"The Stock Market Is For Suckers": Mark Cuban

Discussion in 'Trading' started by ByLoSellHi, Jan 2, 2007.

  1. The Stock Market is for suckers....

    Jan 3rd 2006 11:25PM


    I wanted to respond to Tom Hawks comments. Someone i respect a lot, but who i disagree vehemently on this topic.

    Tom I stand by what I said. You can have as long a term horizon as you want, but like most other long term plans we have, most peoples lives dont match up to their "horizons". Its amazing how life intervenes. Kids, whatever. its a fortunate few that can just shell it away and never touch it. Your "horizon" hits a dead end when you have to put money into a checking account. I have never seen any investing research that deals with random withdrawls that represents real world. And boy oh boy, if life hits you hard when the market is down, you make a withdrawl and you wont ever catch up.

    But thats just the start of the problem. Lets say you buy into what the brokerages and funds are selling. Buy and hold, or whatever. How do you pick from the 17k funds ? By reading some websites ? By talking to some friends ? By watching the commercials ? By selecting among the options your company gives you in their plan ? Which of course was the result of a salespitch that the fund company put together to the person offering the plan to your company. Everyone is getting paid on the gravy train, except for the guy putting in the money at the end.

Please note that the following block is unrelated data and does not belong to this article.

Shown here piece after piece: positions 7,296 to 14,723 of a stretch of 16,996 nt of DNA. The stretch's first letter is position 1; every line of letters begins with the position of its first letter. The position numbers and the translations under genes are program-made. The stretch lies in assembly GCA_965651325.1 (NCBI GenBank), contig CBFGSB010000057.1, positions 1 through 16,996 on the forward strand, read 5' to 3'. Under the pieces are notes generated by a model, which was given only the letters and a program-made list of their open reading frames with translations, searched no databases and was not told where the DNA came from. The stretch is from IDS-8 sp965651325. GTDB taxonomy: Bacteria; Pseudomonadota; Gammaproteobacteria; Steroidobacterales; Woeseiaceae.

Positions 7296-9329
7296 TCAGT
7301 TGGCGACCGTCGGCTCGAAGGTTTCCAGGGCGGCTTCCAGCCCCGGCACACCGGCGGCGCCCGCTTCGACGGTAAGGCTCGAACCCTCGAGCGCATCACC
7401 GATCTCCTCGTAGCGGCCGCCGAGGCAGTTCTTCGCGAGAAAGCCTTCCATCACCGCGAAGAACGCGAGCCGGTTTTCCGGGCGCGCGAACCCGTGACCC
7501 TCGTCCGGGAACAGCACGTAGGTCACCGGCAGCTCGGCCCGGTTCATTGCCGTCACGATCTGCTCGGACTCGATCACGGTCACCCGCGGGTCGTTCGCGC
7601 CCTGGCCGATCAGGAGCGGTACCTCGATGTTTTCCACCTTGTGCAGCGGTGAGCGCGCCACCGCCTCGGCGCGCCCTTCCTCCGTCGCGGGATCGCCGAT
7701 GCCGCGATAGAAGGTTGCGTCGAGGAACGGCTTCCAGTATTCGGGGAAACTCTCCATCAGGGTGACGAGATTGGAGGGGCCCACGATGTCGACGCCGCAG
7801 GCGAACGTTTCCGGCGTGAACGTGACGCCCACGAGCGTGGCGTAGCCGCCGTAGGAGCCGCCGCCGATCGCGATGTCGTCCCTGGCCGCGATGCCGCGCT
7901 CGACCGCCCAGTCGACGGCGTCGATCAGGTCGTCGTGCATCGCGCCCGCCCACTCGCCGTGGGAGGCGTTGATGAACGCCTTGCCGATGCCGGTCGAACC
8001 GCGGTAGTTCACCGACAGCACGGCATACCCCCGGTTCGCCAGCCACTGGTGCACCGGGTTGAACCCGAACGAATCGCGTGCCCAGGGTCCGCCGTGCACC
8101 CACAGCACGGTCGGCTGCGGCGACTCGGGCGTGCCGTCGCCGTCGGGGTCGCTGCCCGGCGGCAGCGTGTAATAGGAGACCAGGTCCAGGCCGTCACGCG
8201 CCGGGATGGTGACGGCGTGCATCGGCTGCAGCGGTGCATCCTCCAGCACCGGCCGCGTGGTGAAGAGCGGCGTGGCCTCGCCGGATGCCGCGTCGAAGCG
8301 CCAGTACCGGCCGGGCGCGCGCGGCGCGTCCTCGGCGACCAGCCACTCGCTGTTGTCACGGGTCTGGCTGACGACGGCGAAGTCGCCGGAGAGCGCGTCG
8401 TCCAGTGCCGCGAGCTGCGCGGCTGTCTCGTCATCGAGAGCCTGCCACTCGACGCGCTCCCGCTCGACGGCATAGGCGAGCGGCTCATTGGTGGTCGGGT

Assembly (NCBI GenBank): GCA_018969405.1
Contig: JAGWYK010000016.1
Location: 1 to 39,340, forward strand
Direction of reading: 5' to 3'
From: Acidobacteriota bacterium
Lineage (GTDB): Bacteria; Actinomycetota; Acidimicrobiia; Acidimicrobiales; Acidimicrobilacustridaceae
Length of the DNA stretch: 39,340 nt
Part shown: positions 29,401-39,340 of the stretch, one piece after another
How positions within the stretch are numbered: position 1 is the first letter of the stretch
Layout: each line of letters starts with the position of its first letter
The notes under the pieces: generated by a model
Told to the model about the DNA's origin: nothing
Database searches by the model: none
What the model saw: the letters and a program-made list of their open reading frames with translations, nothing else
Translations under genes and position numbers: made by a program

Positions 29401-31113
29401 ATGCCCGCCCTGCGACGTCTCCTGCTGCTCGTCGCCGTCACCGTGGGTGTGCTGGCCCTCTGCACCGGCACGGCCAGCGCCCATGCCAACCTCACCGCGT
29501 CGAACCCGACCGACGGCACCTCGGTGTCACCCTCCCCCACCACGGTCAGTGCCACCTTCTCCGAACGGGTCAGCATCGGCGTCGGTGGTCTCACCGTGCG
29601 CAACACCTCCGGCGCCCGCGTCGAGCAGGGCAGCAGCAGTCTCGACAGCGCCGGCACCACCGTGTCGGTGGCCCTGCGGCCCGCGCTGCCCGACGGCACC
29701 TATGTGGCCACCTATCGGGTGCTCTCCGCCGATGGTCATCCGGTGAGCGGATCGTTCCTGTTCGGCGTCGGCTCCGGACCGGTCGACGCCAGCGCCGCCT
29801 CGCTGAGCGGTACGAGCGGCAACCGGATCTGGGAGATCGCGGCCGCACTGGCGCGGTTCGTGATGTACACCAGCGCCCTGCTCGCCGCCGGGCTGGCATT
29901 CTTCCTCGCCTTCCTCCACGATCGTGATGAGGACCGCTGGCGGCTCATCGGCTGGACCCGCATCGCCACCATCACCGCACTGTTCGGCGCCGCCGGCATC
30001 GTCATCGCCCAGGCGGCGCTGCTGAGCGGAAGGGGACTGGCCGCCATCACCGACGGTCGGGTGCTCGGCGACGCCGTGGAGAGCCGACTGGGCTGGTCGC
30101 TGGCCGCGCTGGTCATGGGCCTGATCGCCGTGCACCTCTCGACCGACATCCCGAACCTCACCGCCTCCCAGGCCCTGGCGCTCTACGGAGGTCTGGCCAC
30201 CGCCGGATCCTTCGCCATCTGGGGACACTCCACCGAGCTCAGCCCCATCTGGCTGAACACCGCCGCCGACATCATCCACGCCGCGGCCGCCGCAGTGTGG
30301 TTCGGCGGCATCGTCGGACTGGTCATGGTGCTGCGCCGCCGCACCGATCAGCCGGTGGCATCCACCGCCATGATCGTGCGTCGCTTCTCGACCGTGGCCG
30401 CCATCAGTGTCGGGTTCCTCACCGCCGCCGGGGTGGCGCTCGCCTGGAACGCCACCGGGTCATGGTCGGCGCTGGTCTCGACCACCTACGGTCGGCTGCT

Wall Street has done an AMAZING job of creating conventional wisdom . "Buy and Hold " is the 2nd most misleading marketing slogan ever, after the brilliant "rinse and repeat" message on every shampoo bottle. We as a country have fallen for it. Every message from every marketer of stocks tell us. Young or old, if you can hold for the long term, things will work out for you.

    That is total bullshit. Its for suckers.

    Ive traded stocks for almost twenty years now. IM good at it. When i work at it. And it takes a lot of work. Not just reading all the 10K/Qs and corporate websites and product managers, or talking to people at the outskirts of the company where management doesnt reach. It takes often knowing the market for a company's product better than the company does. After all just because a company is public doesnt mean a thing other than someone has , and continues to make money buying and selling the stock as their own product.

    If you are going to trade stocks, you just have to follow one rule and remember one thing. That rule is always have a definite knowledge advantage about the company you are trading, and always remember that every stock transaction has a sucker, and you have to know whether its you or the person on the other side of the trade. No one buys a stock from your, or sells one to you knowing they are leaving money on the table.